This cycle will continue forever, or for as long as college athletes make no money, have their scholarships renewed (or not) on a year-by-year basis, and can't leave without putting their entire career on hold. With no leverage, they have no choice but to endure an asshole like Mike Rice, and that's doubly true when the coach in question is actually winning.
3. That brings us to the third, more complicated problem. Mike Rice is an asshole when he loses, but if he'd been winning the past three years, maybe he's just fiery this week.
We should definitely get rid of guys like Rice. We all agree. His tactics are a bunch of archaic bullshit. But if we should definitely get rid of guys like Rice, we should also admit there's a double standard when we frame stories about these insane practices. You can't be horrified by what Rutgers practice videos and lionize more successful dictators elsewhere. Reading everyone's reaction to Mike Rice reminded me of this old Bear Bryant story:
... in the rugged country known as Junction, Texas, some three hundred miles from the A&M campus, the legendary coach took his players to hell and back. The Aggies were short on talent that season and, as Bryant said, he wanted to "separate the quitters from the keepers."
It was a miracle that no one died. Several suffered from heat prostration and tackle Billy Schroeder was saved on his deathbed by a wily old doctor named John Wiedeman who packed the boy's body in ice. Schroeder, who still suffers physically from the heat stroke, remembers the out of body experience at the infirmary in downtown Junction. He remembers floating to the ceiling and then watching the doctors and two nurses attending to his body. He still carries the image of student trainer Billy Pickard standing over him and bawling like a newborn calf, believing the star player was dead.
It was 1954, and there was no Outside The Lines around to document that insanity. Instead, 50 years later, ESPN made a movie mythologizing what happened in Junction, Texas. That came a year after they'd made a movie about Bobby Knight, "A Season On The Brink".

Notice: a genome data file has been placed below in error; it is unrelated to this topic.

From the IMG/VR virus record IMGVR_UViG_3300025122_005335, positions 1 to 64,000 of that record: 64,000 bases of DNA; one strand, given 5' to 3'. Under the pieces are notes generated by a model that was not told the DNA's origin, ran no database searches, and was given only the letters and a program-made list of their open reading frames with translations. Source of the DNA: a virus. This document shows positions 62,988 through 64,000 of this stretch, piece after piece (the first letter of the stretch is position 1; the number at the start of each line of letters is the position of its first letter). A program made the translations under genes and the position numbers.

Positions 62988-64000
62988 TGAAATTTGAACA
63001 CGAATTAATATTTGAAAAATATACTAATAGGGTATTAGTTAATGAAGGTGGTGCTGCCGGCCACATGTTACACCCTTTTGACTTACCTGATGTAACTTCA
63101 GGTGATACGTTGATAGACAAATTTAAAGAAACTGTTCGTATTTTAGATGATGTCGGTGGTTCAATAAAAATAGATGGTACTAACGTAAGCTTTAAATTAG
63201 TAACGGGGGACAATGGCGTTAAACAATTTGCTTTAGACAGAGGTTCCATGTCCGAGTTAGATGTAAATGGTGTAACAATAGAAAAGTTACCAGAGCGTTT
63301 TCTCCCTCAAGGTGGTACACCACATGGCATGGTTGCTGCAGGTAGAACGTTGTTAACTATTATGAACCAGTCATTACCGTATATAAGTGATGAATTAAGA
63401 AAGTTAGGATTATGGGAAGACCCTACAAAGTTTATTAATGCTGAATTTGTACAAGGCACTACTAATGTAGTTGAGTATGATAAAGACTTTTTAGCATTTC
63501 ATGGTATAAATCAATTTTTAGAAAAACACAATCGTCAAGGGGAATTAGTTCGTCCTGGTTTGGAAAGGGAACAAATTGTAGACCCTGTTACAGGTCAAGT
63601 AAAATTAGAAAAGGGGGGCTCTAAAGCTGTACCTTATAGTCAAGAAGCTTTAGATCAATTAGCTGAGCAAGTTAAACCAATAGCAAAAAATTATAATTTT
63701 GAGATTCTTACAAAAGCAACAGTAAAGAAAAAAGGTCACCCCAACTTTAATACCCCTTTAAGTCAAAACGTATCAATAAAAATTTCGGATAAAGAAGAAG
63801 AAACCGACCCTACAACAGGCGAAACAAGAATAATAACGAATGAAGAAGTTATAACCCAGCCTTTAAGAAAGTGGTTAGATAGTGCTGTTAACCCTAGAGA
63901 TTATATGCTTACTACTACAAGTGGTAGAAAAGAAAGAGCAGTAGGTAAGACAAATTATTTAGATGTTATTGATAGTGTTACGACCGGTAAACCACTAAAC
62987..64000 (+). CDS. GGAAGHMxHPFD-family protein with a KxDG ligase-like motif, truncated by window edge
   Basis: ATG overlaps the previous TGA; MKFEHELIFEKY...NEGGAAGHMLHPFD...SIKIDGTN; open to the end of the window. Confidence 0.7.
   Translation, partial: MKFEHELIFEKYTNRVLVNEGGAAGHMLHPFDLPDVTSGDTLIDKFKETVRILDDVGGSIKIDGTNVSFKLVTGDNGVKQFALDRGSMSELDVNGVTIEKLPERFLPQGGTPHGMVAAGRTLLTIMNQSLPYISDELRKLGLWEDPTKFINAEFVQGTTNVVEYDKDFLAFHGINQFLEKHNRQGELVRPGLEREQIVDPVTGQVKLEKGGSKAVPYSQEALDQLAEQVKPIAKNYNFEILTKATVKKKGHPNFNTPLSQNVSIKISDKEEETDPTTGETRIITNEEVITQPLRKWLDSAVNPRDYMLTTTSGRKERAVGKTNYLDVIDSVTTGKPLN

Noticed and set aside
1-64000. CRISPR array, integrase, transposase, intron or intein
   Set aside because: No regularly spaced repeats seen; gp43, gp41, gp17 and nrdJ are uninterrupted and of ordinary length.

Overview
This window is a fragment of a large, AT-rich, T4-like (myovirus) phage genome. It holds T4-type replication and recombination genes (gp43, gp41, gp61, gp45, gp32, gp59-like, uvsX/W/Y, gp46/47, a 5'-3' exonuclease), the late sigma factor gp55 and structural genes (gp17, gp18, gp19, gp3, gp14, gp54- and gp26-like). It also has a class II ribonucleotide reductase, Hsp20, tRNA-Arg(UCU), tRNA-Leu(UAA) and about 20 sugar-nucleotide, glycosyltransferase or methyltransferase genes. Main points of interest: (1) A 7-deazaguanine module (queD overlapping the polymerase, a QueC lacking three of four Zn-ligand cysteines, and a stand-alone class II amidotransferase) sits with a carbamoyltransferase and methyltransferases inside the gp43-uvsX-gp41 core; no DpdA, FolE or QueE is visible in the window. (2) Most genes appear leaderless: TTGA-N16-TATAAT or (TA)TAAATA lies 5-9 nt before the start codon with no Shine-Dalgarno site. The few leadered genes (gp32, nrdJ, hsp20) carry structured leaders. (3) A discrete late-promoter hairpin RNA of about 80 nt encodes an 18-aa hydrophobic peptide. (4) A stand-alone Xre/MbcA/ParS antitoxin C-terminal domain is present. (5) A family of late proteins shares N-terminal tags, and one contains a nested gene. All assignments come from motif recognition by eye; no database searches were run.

As part of the promotion for the Knight movie, a former player addressed the elephant in the room. "It's absurd to think any of us were abused mentally or physically. Absurd," he said. "We were grown men. When you go to play for Coach Knight, you know how it's going to be beforehand. If you know deep down inside you can't take it, why even sign up to begin with? All these people saying things about badly the players are treated? Come on."
This is what players say when they win with these coaches. Instead of piano music and emotional interviews, when these coaches win, sappy movies get made and the piano music means something else entirely. Abuse becomes character-building, and pain becomes a fond memory.
This is why certain college coaches will get away with this forever. Because if they win, the conversation gets framed a whole different way. Billy Gillispie would still be at Kentucky if he'd won. Bobby Knight would be at Indiana if he'd kept winning. And maybe there'd be a movie about Mike Rice if he'd taken an underdog Rutgers team to the Final Four a few times.
At the core, the issues surrounding Mike Rice are a problem with college sports, and how we understand all this. We like to think college sports builds character in fresh-faced amateurs, and when those coaches and players win, we like to tell ourselves it's because they learned how to work hard and flourish under pressure.
"It was good for them," we say.
"It was good for me," former players will say.
This is how someone like Mike Rice can tell himself he's coaching the right way.
People make movies about it, people write books and vicious practices become legend.
Then we nod proudly, and say that's why we love college sports.
Where players get an education.
That's fine. But if you're really horrified by what happened at Rutgers and think it's time to get rid of the psychotic 1950s coaching style, understand the real problem. Abusive coaches like Mike Rice are a symptom of a disease that involves college sports as a whole and how we understand them, and the behavior is complicated by success that shapes how we and the players understand it later. Sure, that's all part of it.
But if you're really horrified, the problem's also pretty basic.
Scholarships and transfer rules create a system for 19- and 20-year-old kids that's something like indentured servitude. Major college athletes work year-round to play sports on cable television, with no salary, and then face restrictions on when and how they can work somewhere else. It all happens at the foot of coaches who control every facet of their lives. When coaches have that much power, it's bound to get abused by many of them, not just Mike Rice. Giving players more freedom and leverage may not end abusive coaches, but it would give players options, and give coaches pause before they go crazy on some terrified freshman.
So if you think college players deserve to be treated like adults with basic human rights, then we should probably start treating them like adults with basic human rights.